Fraud & Abuse Compliance Programs
An active fraud and abuse compliance plan can significantly reduce the likelihood that a practice will be:
- found to have violated fraud and abuse laws;
- exposed to fraud and abuse allegations; or
- subject to an audit.
Because an active compliance plan requires practice personnel to stay abreast of guidance concerning key compliance issues (proper coding, medical necessity, appropriate documentation, etc.), an effective compliance plan can reduce the occurrence of innocent mistakes. Yet even if the practice finds itself subject to allegations as serious as fraud, evidence of an effective compliance plan can help the practice tremendously.
To establish that a practice has committed fraud, the government or private plaintiff must show that the practice either intentionally did something wrong (for example, intentionally upcoding an Evaluation and Management Service Code), or that the practice knew or should have known that it was engaging in noncompliant activity. But if a practice can document that it was making a conscientious effort to stay up to date and comply with payers’ requirements, the party attempting to prove fraud will have a difficult time establishing that the practice acted with the requisite "intent," or that the practice should have known about alleged noncompliance.
An effective fraud and abuse compliance program can be used for much more than purely defensive purposes. An active compliance program can have multiple affirmative benefits. These benefits include, but are not limited to:
- facilitating prompt claims submission and payment;
- identifying undercoding, as well as upcoding;
- reducing claim denials;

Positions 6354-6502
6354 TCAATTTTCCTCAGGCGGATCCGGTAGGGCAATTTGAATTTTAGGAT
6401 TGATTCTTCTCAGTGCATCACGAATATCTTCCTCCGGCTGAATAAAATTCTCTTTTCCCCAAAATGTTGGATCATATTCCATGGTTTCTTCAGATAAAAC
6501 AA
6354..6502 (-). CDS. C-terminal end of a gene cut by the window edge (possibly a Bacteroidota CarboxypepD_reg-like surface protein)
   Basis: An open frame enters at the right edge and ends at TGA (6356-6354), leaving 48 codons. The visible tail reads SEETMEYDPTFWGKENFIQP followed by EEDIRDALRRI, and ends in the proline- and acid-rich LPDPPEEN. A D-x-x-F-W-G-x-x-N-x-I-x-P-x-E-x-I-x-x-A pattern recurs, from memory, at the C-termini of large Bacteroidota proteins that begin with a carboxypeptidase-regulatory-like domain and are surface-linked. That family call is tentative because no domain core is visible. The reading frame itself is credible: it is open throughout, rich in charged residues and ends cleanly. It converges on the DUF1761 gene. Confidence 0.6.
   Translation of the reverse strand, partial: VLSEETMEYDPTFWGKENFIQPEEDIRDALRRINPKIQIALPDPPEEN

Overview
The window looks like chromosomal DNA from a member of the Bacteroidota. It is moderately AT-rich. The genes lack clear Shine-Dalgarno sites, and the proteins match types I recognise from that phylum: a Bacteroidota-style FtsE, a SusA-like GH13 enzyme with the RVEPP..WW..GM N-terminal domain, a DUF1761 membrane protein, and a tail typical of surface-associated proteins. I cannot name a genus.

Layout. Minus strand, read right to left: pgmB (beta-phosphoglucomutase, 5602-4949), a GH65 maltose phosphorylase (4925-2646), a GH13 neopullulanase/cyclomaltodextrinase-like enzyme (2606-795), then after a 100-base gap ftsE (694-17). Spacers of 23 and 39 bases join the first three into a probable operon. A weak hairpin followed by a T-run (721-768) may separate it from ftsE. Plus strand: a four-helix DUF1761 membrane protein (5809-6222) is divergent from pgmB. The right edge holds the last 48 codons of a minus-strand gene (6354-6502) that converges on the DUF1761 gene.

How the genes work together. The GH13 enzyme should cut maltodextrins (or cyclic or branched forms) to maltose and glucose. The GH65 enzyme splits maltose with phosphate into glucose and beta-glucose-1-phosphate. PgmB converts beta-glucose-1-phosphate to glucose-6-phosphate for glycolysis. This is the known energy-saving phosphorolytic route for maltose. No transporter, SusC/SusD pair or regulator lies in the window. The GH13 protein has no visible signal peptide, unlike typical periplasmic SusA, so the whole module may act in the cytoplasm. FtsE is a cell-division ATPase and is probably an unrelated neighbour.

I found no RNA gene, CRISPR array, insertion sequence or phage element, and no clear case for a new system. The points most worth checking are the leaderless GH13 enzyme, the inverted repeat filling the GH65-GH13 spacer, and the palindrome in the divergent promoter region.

- improving medical record documentation; and
- improving staff education, which, in turn, should improve practice efficiency.
In October 2000, the Office of the Inspector General (OIG) issued its Compliance Program Guidance for Individual and Small Group Physician Practices (physician guidance). Although this guidance reiterates the seven elements generally required of all types of compliance plans, the OIG stated that, unlike guidance issued by OIG for other health care industry segments, the OIG in the physician guidance was not suggesting that small physician practices implement all seven components, given the financial and staffing resource constraints faced by physician practices. Instead, the OIG stated that the physician guidance could be viewed as a set of guidelines that physician practices can consider if they choose to develop and implement a compliance program.
Nevertheless, physicians would be well-advised to consider implementing the concepts underlying each of these seven requirements as they develop and implement fraud and abuse compliance programs that fit their particular practice settings. Specifically with respect to the fourth element, auditing and monitoring, the OIG suggests that for an effective fraud and abuse compliance plan, this should include a regular review of the organization's claim development and submission process, starting from the point where a service for a patient is initiated through the submission of a claim for payment.
Fraud and abuse compliance plans will soon be a Medicare, Medicaid and SCHIP enrollment requirement
Prior to the Patient Protection and Affordable Care Act (ACA), physician practices were not required to implement fraud and abuse compliance plans. However, section 6401 of the ACA will require physicians and other health care providers to have compliance plans in place as a condition of enrollment in Medicare, Medicaid and State Children's Health Insurance Program (SCHIP). The U.S. Department of Health and Human Services (HHS) must, in consultation with the OIG, develop the "core elements" of such compliance plans.
On November 16, 2010, the AMA, in response to a request for information issued by the Centers for Medicare and Medicaid Services (CMS), submitted comments urging that CMS not adopt core elements or other mandatory compliance plan requirements that would add to physicians’ already extensive regulatory burdens.